RESEARCH ARTICLE

Renal Dysfunction during Tenofovir Use in a Regional Cohort of HIV-Infected Individuals in the Asia-Pacific

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OPEN ACCESS Citation: Tanuma J, Jiamsakul A, Makane A, Avihingsanon A, Ng OT, Kiertiburanakul S, et al. (2016) Renal Dysfunction during Tenofovir Use in a Regional Cohort of HIV-Infected Individuals in the Asia-Pacific. PLoS ONE 11(8): e0161562. doi:10.1371/journal.pone.0161562 Editor: Emmanuel A Burdmann, University of Sao Paulo Medical School, BRAZIL Received: December 3, 2015 Accepted: August 8, 2016 Published: August 25, 2016 Copyright: © 2016 Tanuma et al. This is an open access article distributed under the terms of the Creative Commons Attribution License, which permits unrestricted use, distribution, and reproduction in any medium, provided the original author and source are credited. Data Availability Statement: Due to restrictions from the study organizers and ethics committee, the data in TAHOD cannot be made publicly available. External investigator(s) wishing to access the study data can contact the study Project Manager based in Bangkok, Thailand for further information. Boondarika (Tor) Petersen Project Manager, TAHOD TREAT Asia, amfAR – The Foundation for AIDS Research Exchange Tower, 21st Floor, Suite 2104 388 Sukhumvit Road, Klongtoey, Bangkok 10110 Thailand T: +66 (0) 2663 7561 x113 F: +66 (0) 2663 7562 [email protected]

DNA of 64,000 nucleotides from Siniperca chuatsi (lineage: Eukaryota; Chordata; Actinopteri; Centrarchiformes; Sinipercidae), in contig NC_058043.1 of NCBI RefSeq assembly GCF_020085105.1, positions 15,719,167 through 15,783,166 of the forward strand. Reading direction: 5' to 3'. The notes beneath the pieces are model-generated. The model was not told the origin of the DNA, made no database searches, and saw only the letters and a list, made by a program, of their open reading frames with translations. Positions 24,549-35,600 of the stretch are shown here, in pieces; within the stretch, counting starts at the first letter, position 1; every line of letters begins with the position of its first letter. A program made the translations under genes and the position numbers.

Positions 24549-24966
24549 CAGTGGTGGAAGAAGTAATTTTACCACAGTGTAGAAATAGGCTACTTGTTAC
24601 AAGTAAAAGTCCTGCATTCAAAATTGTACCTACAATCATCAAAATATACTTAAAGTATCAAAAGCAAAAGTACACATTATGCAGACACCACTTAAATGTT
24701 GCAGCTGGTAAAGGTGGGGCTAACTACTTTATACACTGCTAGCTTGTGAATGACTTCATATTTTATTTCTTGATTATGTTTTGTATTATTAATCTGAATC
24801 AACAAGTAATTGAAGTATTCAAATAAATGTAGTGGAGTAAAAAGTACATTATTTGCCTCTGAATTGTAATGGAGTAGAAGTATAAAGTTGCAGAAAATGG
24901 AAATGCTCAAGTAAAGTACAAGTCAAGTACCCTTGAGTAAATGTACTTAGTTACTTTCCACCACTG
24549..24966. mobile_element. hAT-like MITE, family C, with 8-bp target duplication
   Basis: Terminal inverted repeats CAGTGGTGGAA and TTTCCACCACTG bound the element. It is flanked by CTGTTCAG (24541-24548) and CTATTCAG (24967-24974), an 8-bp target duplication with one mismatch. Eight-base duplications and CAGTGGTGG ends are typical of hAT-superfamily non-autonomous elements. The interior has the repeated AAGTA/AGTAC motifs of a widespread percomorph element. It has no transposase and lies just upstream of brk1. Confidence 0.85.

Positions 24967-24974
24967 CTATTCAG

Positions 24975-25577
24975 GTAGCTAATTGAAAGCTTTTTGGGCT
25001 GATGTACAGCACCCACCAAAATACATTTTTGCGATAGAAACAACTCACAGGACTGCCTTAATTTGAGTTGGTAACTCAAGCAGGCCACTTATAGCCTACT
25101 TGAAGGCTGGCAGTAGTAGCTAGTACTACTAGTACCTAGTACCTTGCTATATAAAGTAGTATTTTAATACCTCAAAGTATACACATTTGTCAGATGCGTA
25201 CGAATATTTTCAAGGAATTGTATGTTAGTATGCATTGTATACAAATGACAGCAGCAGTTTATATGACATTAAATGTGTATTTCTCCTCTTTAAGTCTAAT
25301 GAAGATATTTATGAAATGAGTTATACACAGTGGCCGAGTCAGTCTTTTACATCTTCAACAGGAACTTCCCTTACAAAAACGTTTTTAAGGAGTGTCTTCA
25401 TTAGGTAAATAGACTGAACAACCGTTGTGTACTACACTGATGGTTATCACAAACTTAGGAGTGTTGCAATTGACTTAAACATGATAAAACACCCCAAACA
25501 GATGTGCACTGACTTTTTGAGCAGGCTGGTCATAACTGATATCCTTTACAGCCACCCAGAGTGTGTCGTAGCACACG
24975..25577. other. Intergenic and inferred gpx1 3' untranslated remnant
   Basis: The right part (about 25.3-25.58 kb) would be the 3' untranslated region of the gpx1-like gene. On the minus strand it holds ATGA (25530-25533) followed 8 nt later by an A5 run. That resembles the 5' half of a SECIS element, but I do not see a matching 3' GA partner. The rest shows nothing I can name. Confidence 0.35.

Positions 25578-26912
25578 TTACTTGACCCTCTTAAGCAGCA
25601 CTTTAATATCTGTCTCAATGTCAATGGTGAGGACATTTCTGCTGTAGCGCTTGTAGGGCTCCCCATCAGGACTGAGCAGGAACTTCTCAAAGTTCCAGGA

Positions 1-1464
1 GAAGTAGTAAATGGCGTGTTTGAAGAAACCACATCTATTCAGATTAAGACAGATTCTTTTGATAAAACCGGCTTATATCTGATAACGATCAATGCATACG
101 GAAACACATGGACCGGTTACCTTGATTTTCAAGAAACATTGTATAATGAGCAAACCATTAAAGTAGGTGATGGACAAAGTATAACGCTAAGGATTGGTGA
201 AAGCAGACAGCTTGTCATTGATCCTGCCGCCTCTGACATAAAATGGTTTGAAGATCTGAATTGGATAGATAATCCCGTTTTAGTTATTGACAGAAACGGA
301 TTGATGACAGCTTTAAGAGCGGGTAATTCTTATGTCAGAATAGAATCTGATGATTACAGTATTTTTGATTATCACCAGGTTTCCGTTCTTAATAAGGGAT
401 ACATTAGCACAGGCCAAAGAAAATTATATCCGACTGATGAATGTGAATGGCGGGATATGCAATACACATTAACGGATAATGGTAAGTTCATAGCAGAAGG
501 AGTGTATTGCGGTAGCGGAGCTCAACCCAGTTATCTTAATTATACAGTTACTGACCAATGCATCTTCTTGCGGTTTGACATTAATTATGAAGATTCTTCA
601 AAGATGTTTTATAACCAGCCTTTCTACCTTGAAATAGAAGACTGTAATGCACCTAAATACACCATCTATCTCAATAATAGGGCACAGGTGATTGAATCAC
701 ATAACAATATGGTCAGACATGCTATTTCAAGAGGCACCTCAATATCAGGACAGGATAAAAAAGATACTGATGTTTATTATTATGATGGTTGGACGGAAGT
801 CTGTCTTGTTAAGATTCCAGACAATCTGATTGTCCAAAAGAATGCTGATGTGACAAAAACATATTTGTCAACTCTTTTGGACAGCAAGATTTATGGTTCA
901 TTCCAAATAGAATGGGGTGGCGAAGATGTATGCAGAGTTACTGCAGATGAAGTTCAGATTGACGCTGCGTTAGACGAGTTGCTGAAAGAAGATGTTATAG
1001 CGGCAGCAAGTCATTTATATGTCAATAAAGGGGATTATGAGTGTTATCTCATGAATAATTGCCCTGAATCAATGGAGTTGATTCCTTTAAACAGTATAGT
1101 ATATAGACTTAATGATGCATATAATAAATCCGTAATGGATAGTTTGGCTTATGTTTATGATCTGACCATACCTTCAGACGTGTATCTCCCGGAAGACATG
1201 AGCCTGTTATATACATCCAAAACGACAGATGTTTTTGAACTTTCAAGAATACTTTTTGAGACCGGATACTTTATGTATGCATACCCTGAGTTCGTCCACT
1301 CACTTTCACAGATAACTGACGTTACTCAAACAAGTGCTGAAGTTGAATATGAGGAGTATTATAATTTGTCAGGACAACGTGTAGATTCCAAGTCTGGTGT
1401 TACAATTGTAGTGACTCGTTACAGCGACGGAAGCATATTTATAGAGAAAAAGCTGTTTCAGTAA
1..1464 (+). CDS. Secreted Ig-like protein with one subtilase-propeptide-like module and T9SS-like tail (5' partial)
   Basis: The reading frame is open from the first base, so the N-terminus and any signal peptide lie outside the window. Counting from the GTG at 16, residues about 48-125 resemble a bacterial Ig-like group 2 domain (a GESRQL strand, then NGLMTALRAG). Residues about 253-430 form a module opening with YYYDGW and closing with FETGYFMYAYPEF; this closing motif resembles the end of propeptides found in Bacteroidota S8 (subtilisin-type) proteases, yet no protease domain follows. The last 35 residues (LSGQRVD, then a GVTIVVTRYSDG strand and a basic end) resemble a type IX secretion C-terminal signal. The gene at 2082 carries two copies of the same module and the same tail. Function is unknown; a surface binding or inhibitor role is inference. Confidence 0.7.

Junko Tanuma1*, Awachana Jiamsakul2, Abhimanyu Makane3, Anchalee Avihingsanon4, Oon Tek Ng5, Sasisopin Kiertiburanakul6, Romanee Chaiwarith7, Nagalingeswaran Kumarasamy8, Kinh Van Nguyen9, Thuy Thanh Pham10, Man Po Lee11, Rossana Ditangco12, Tuti Parwati Merati13, Jun Yong Choi14, Wing Wai Wong15, Adeeba Kamarulzaman16, Evy Yunihastuti17, Benedict LH Sim18, Winai Ratanasuwan19, Pacharee Kantipong20, Fujie Zhang21, Mahiran Mustafa22, Vonthanak Saphonn23, Sanjay Pujari24, Annette H. Sohn25, TREAT Asia HIV Observational Databases (TAHOD)¶ 1 AIDS Clinical Center, National Center for Global Health and Medicine, Tokyo, Japan, 2 The Kirby Institute, UNSW Australia, Sydney, Australia, 3 Institute of Infectious Diseases, Pune, India, 4 The Netherland Australia Thailand Research Collaboration/Thai Red Cross AIDS Research Centre, Faculty of Medicine, Chulalongkorn University, Bangkok, Thailand, 5 Department of Infectious Disease and Communicable Disease Centre, Tan Tock Seng Hospital, Singapore, Singapore, 6 Faculty of Medicine, Ramathibodi Hospital, Mahidol University, Bangkok, Thailand, 7 Research Institute for Health Sciences, Chiang Mai, Thailand, 8 Chennai Antiviral Research and Treatment Clinical Research Site, Y.R. Gaitonde Centre for AIDS Research and Education, Chennai, India, 9 National Hospital of Tropical Diseases, Hanoi, Vietnam, 10 Infectious Disease Department, Bach Mai Hospital, Hanoi, Vietnam, 11 Department of Medicine, Queen Elizabeth Hospital, Hong Kong, China, 12 Department of Health, Research Institute for Tropical Medicine, Manila, Philippines, 13 Faculty of Medicine, Udayana University & Sanglah Hospital, Bali, Indonesia, 14 Division of Infectious Diseases, Department of Internal Medicine, Yonsei University College of Medicine, Seoul, South Korea, 15 Infectious Diseases and AIDS Unit, Department of Medicine, Taipei Veterans General Hospital, Taipei, Taiwan, 16 Faculty of Medicine, University Malaya Medical Centre, Kuala Lumpur, Malaysia, 17 Faculty of Medicine, University of Indonesia, Cipto Mangunkusumo Hospital, Jakarta, Indonesia, 18 Department of Medicine, Hospital Sungai Buloh, Sungai Buloh, Malaysia, 19 Faculty of Medicine, Siriraj Hospital, Mahidol University, Bangkok, Thailand, 20 Department of Medicine, Chiangrai Prachanukroh Hospital, Chiang Rai, Thailand, 21 Beijing Ditan Hospital, Capital Medical University, Beijing, China, 22 Medical Department, Hospital Raja Perempuan Zainab II, Kota Bharu, Malaysia, 23 National Center for HIV/AIDS, Dermatology & STDs, University of Health Sciences, Phnom Penh, Cambodia, 24 Institute of Infectious Diseases, Pune, India, 25 TREAT Asia, amfAR – The Foundation for AIDS Research, Bangkok, Thailand ¶ Membership of the TREAT Asia HIV Observational Databases (TAHOD) can be found in the Acknowledgments. * [email protected]